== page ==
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Meet Nathan Tecson

Today we’d like to introduce you to Nathan Tecson.

Nathan, please share your story with us. How did you get to where you are today?
I remember, in the ancient days of social media, checking notifications on MySpace and seeing photos of my favorite bands on their profiles. In my 15-year-old mind, I realized that there was some creative person behind the camera that took those amazing photos that shaped my youth. That sparked my curiosity about photography.

My friends taught me how to use a camera, YouTube taught me how to set up photo sessions, test shoots taught me how to interact with people, and social media helped me connect with others with the same interests. After shooting and meeting passionate people for nine years, I’m now creating album artwork for amazing musicians along with other unique portraits for people in entertainment.

Great, so let’s dig a little deeper into the story – has it been an easy path overall and if not, what were the challenges you’ve had to overcome?
If I could say anything to my younger self, I’d say “Speak up. You have good ideas.” My struggle usually centered around confidence. I was unsure of whether there was a place for my work/my voice or if there was room to share my ideas.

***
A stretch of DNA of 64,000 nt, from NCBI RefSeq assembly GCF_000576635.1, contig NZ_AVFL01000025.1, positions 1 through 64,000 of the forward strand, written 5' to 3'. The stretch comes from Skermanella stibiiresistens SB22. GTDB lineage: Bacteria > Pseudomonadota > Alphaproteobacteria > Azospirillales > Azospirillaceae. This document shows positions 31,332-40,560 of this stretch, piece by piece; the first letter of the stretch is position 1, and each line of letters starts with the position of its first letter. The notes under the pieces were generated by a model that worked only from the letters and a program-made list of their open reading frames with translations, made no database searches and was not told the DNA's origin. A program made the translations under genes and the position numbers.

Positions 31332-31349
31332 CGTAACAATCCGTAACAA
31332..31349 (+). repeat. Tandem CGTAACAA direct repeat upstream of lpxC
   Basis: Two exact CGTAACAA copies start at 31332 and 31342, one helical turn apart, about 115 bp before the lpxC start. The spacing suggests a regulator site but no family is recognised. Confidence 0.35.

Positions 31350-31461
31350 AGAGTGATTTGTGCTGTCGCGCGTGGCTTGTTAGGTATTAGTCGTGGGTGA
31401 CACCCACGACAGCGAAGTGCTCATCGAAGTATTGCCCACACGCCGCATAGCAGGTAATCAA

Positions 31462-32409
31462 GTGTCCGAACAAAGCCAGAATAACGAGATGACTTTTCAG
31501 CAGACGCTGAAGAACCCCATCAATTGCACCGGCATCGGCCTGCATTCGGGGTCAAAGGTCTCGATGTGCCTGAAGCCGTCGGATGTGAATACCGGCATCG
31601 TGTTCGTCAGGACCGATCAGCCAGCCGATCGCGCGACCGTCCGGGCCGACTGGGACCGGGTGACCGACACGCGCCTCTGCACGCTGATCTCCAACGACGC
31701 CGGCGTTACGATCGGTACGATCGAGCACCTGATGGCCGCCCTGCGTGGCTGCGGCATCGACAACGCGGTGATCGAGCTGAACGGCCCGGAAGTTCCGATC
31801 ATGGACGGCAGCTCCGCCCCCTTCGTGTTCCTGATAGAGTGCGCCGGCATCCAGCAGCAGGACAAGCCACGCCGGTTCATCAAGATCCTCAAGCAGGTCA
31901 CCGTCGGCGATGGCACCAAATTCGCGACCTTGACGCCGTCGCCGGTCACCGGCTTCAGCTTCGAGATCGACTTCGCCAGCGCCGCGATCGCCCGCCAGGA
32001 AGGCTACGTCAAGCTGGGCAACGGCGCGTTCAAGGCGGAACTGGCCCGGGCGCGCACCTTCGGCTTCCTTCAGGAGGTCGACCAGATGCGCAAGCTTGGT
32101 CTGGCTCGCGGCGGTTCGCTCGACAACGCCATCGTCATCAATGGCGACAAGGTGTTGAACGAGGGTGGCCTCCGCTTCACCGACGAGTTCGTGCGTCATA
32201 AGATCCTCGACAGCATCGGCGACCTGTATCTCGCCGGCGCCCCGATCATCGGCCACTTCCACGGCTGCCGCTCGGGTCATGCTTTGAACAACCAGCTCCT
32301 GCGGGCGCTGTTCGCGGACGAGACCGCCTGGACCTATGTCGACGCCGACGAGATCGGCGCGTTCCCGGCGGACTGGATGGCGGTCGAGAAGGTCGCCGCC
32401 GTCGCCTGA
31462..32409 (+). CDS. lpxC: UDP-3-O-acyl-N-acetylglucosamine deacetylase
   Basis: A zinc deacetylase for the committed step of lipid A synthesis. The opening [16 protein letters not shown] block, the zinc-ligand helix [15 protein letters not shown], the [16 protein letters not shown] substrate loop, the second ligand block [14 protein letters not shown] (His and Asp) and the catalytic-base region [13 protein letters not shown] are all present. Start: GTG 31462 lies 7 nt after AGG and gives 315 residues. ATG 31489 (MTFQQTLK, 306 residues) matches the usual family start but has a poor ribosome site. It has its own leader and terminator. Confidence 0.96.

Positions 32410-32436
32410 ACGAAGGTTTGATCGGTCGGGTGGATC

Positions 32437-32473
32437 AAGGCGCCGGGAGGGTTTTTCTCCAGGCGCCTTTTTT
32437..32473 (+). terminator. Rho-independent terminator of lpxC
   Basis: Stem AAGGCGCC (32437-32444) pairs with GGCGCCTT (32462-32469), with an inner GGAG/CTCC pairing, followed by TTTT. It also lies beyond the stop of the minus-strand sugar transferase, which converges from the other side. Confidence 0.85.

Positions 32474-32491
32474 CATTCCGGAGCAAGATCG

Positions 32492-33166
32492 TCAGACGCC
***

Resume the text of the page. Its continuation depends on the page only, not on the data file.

Stepping into an industry like photography/entertainment can be intimidating, but any decision made out of fear is usually the wrong one. I’ve learned, and in some ways am still learning, how to dismiss the fear and move forward boldly with my work.

We’d love to hear more about what you do.
I have a passion for people. The message behind my Instagram, Bring Out The Gold, is a message to others as well as a reminder to myself. Taking a photo of someone is a way of saying, “You’re worth knowing.” I believe people are valuable and capturing someone’s portrait is my way of showing them how valuable they are and a reminder of the gold within them.

In a busy city like LA, it’s common to feel excluded. It’s strange how easy it is to feel lonely in a crowded room. When I get the opportunity to sit with someone and have a vulnerable interaction like taking their photo, it’s something that I value very much. It’s a way of fostering community and real, genuine human interaction despite being in a city where it’s common to feel isolated.

I’m in photography because I believe in the unique way that it connects people; that connection has the power to change the world, even if it starts with just one person.

What moment in your career do you look back most fondly on?
My proudest moment was two years ago, the afternoon I left my day job to work as a freelance photographer full-time. It was an amazing company to work for with a dream team, but it was time to say goodbye and pursue my dream. I have no regrets.

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